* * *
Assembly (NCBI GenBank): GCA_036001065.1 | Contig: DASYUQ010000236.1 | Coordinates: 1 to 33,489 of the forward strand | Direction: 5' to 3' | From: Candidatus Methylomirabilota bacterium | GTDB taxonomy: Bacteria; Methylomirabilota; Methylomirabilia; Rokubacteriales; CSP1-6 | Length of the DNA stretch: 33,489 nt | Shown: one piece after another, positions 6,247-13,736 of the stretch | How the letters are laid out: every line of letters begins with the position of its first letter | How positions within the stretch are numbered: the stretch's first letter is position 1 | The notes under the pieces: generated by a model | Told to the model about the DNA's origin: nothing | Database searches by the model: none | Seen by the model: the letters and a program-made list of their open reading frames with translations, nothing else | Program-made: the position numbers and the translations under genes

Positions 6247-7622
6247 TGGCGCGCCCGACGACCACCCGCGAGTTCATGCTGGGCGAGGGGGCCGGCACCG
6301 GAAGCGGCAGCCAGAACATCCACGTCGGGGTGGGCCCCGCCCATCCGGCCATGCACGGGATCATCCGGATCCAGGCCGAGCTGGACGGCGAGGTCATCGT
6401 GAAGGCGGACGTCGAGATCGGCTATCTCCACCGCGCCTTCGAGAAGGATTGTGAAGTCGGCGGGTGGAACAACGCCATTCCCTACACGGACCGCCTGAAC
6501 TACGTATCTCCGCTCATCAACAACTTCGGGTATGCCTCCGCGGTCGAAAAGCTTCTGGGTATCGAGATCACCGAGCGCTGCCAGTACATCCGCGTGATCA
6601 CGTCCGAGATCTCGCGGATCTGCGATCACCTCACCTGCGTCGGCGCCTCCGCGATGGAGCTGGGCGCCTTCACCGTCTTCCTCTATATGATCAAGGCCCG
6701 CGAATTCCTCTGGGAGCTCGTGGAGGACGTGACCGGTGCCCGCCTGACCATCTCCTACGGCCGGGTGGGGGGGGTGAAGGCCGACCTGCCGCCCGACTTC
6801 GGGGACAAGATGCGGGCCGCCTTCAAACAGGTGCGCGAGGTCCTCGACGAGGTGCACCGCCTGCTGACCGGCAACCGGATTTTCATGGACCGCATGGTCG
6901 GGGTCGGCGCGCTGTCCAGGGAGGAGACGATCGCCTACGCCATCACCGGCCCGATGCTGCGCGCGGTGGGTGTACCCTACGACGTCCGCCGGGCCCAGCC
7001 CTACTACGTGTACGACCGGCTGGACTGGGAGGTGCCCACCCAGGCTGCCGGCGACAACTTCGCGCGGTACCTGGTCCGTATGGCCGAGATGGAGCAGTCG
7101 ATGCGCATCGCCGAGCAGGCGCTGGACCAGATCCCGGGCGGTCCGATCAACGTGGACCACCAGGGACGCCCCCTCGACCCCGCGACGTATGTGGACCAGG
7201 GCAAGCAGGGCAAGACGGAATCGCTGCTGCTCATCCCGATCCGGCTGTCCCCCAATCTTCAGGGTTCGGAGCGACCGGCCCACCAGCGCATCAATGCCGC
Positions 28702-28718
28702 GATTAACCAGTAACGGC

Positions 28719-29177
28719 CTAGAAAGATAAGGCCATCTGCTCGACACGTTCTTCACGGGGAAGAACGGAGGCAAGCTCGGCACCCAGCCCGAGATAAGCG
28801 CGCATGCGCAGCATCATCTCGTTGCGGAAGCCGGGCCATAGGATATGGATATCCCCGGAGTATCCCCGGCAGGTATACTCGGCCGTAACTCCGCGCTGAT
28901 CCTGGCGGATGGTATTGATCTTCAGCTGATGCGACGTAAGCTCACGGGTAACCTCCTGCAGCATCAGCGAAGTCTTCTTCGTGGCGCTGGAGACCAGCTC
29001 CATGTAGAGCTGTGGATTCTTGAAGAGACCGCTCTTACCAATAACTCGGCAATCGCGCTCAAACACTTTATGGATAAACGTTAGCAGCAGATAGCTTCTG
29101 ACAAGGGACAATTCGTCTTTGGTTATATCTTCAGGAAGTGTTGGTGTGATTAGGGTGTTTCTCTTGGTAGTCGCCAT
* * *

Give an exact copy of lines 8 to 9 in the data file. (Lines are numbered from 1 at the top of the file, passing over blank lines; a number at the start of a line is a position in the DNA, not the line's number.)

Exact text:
6701 CGAATTCCTCTGGGAGCTCGTGGAGGACGTGACCGGTGCCCGCCTGACCATCTCCTACGGCCGGGTGGGGGGGGTGAAGGCCGACCTGCCGCCCGACTTC
6801 GGGGACAAGATGCGGGCCGCCTTCAAACAGGTGCGCGAGGTCCTCGACGAGGTGCACCGCCTGCTGACCGGCAACCGGATTTTCATGGACCGCATGGTCG